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the disillusion of the older generation had become the spiritual trauma of the younger— Aldridge

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a postwar boom that got us over the physical trauma of the 1930's— Galantière

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Traumatism in general use is seldom clearly distinguished from trauma
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the traumatisms of history with time . . . become embedded in the culture of a people— Edmond Taylor

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but in technical use it tends to be applied specifically to the local or general disordered state that results from injury or wounding
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fractures, sprains . . . burns and similar traumatisms— JAMA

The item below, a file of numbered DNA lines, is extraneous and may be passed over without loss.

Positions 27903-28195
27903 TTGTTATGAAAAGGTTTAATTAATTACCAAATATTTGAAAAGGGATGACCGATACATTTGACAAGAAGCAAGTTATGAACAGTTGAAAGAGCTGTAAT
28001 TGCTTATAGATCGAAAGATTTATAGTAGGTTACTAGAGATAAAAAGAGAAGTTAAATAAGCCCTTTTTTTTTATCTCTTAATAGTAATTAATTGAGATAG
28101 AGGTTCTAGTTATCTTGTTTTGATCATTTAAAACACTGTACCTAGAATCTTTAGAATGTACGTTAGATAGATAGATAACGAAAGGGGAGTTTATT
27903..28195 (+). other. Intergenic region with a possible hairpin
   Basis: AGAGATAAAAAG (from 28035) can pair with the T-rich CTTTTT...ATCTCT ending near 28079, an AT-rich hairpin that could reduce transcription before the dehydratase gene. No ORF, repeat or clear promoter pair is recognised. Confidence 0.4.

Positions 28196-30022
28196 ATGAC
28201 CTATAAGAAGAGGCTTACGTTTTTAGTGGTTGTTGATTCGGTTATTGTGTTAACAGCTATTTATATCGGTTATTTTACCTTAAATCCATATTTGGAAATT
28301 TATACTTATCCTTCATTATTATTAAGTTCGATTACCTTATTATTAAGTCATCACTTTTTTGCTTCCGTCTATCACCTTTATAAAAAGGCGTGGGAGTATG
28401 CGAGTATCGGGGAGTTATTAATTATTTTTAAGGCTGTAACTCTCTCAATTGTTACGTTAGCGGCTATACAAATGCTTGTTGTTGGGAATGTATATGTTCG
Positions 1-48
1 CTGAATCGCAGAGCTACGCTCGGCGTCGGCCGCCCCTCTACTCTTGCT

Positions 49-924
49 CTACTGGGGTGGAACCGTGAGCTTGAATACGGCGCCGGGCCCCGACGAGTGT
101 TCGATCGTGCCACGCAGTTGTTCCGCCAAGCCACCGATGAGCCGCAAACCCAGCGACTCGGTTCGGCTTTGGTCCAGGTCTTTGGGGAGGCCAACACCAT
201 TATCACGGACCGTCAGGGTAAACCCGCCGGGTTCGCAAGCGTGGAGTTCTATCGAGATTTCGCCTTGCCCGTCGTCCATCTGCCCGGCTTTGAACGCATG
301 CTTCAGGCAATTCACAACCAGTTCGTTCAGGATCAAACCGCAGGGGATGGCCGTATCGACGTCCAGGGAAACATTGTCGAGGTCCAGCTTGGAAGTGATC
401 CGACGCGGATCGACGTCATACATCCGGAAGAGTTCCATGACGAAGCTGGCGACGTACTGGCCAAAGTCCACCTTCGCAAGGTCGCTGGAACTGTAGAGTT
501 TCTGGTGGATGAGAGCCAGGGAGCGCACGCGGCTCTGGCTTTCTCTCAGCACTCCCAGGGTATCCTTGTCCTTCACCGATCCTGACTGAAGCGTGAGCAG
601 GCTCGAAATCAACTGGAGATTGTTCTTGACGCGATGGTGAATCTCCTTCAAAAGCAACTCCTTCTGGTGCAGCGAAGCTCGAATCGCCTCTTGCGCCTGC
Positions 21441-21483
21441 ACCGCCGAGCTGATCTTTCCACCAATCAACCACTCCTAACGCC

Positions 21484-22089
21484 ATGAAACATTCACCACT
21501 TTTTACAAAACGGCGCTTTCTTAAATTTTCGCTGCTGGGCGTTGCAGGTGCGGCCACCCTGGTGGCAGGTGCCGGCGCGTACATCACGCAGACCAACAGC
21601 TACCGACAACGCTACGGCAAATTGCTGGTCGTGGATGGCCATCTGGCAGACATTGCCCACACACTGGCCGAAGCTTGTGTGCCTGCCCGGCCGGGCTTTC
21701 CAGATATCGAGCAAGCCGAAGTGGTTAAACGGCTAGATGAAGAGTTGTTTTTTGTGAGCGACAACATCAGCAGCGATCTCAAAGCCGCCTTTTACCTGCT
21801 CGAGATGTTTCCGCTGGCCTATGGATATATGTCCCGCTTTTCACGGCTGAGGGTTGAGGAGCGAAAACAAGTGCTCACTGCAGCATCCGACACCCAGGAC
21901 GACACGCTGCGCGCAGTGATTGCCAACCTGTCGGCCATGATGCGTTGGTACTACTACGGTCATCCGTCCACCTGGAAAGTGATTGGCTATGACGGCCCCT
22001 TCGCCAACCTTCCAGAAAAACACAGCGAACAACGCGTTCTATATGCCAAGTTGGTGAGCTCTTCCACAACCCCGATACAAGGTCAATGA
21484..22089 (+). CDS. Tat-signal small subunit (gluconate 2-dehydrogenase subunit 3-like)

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Lesion basically implies an injury or impairment
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the severe control... is no lesion to inward harmony and happiness— Muirhead

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but in medical use it applies spe-cifically to a usually clearly circumscribed pathological change in tissue that may be caused by a wound or injury or be symptomatic of a disease or degenerative process
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tuberculous lesions in the lung

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syphilitic lesions

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a traumatic lesion

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In much of its general use lesion is an extension of the medical sense and implies a damaged or defective point or a weak spot
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a comic example of the lesions in Shakespeare studies— Margery Bailey